Blogs > The Back Page

The musings of a Detroit-area sportswriter in the digital age.

Monday, October 29, 2012

How I kept busy while the Tigers were getting swept in the World Series

Sunday, October 28, 2012

News orgs tripping over themselves to RIP athletes

I'm all for breaking news. I've probably even done it a few times in my career. But I'm struggling to understand media's obsession with being the first to announce someone's death.
Last week, we knew renowned boxing trainer Emanuel Steward was not in good health. And then, just as had been done weeks prior when Lions legend Alex Karras passed away — someone jumped the gun.
But in Steward's case, the family chided the media, the Detroit News and Free Press in particular.
Deadline Detroit details the sordid process of how the News' headline came to be as well as others in the Detroit media who slipped. In the News' case, a pre-written obit, common practice, was posted to their site despite the author's words of warning via email.
Former Steward student Lennox Lewis did have a good point, according to DD, that the family could have taken to social media to refute the claims. That seems to be the defense method du jour. It shouldn't have to come to that, but when moves at lightning speed, just like auto feed errors, expect more of the same.

Automatic news feeds: When the 'shit' hits the fan

It may go unnoticed by many readers, but certain "news" sites are maintained and updated by automatic feeds. Their social media accounts, too. That's why  I was less than surprised to learn several prominent sites Saturday ran a headline with an explicative.
"World Series 'shits' to Detroit" 
Spotted and rightfully derided by Deadspin, it reportedly took the sites a while to realize what they had inadvertently done by trusting a machine with little oversight to do a cerebral task like headline writing.
When stories come off "the wire," (The Oakland Press subscribes to The Associated Press, but gets much content from partner newspapers), the content comes with a suggested headline. The headlines are traditionally rewritten for print because they have to be. That's not the case with websites.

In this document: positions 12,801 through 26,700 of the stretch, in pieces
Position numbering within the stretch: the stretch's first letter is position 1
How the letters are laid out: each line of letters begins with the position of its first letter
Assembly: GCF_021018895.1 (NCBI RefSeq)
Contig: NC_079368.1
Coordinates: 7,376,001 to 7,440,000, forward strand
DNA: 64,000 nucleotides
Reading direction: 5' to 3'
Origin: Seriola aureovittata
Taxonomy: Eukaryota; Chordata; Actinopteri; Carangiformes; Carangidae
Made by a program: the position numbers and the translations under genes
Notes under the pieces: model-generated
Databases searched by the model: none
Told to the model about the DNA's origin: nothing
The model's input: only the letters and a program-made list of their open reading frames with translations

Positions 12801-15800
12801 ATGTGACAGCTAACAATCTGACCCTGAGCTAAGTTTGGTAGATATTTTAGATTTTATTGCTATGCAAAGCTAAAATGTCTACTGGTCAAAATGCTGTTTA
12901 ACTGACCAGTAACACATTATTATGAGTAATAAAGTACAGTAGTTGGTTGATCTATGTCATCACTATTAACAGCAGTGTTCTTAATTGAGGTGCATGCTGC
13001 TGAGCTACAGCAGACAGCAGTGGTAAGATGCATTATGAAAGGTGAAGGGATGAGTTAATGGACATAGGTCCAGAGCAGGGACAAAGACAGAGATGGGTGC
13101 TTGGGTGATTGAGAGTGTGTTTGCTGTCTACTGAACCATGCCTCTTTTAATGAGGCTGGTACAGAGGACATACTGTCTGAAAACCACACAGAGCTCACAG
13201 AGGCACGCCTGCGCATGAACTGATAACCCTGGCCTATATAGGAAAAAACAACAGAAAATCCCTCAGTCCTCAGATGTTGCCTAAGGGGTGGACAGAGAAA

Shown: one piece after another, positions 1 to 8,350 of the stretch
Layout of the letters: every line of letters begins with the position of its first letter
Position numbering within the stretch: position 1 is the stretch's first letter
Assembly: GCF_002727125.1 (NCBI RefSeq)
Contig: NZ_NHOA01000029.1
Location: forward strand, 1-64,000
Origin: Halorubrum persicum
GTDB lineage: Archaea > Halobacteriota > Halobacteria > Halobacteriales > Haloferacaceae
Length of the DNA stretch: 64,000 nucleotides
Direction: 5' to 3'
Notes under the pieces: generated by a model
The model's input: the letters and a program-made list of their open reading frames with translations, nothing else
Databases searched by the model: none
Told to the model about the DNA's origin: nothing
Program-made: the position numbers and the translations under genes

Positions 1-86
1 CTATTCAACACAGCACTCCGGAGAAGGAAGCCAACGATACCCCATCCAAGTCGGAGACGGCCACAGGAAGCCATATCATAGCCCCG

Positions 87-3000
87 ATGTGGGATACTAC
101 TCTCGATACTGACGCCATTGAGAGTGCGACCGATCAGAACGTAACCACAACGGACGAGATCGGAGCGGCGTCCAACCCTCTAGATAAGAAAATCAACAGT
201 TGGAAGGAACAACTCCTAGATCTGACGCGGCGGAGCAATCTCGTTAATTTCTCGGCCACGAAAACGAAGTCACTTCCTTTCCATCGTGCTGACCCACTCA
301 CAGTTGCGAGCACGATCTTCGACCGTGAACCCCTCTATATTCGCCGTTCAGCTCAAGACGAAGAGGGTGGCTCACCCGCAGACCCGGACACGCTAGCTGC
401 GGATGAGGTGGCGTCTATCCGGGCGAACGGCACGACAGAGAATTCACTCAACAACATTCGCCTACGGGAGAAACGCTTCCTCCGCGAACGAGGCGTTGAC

And just to clarify, no, we don't "employ" the use of automatic feeds to update our website and/or social media.
Deadspin notes several Twitter users had fun at these sites' expense.  
And while computers and search engines might be good at analytics and search-engine optimization, you can't put a price on the human element. It's like the opposite of the "Replay in MLB" argument.
In short, these offending "Snooze" organizations got what they deserved. Expect more of the same in the years to come.

Monday, October 01, 2012

'Biased' Tigers broadcast highest-rated in the MLB

If you've ever strayed to an out-of-town Tigers broadcast, especially the Chicago White Sox's duo, you know there's a bit of "homerism" plaguing telecasts.
Last week, Wall Street Journal made it official, publishing the "Announcer Bias Index." 
The Chicago team uttered more than 100 instances of bias, which is described as using "we," "us" or "our," using a player's nickname or outwardly rooting for their team during the length of a game broadcast. The report did not specify which games in particular were monitored and it appears the review examines strictly game play-by-play and color commentary.
Fox Sports Detroit's tandem of Emmy Award winner Mario Impemba and Rod Allen were recorded making seven such first-person statements.
It was noted the Tigers' announcers referred to backup catcher Gerald Laird as "G-Money" during their time under the microscope.
Allen told WSJ:
"It's important that when you can, you put a positive spin on the things that are going on."
Impemba and Allen ranked in the middle of the pack, while a handful of broadcasts remained completely impartial. 
The study also found big city broadcast teams tended to straddle the fence better than their small-market brethren.
Whether it's the division title race, the MVP race or the chance to see baseball's first Triple Crown in some 40 years, the Tigers' broadcast is on pace to be MLB's best-watched, according to SportsBusiness Journal.
The report, summarized by The Detroit News, shows Tigers broadcast viewership increased by 42 percent this season, reaching an average of 168,000 households.
It's worth noting the Tigers again surpassed the three-million mark in attendance this season.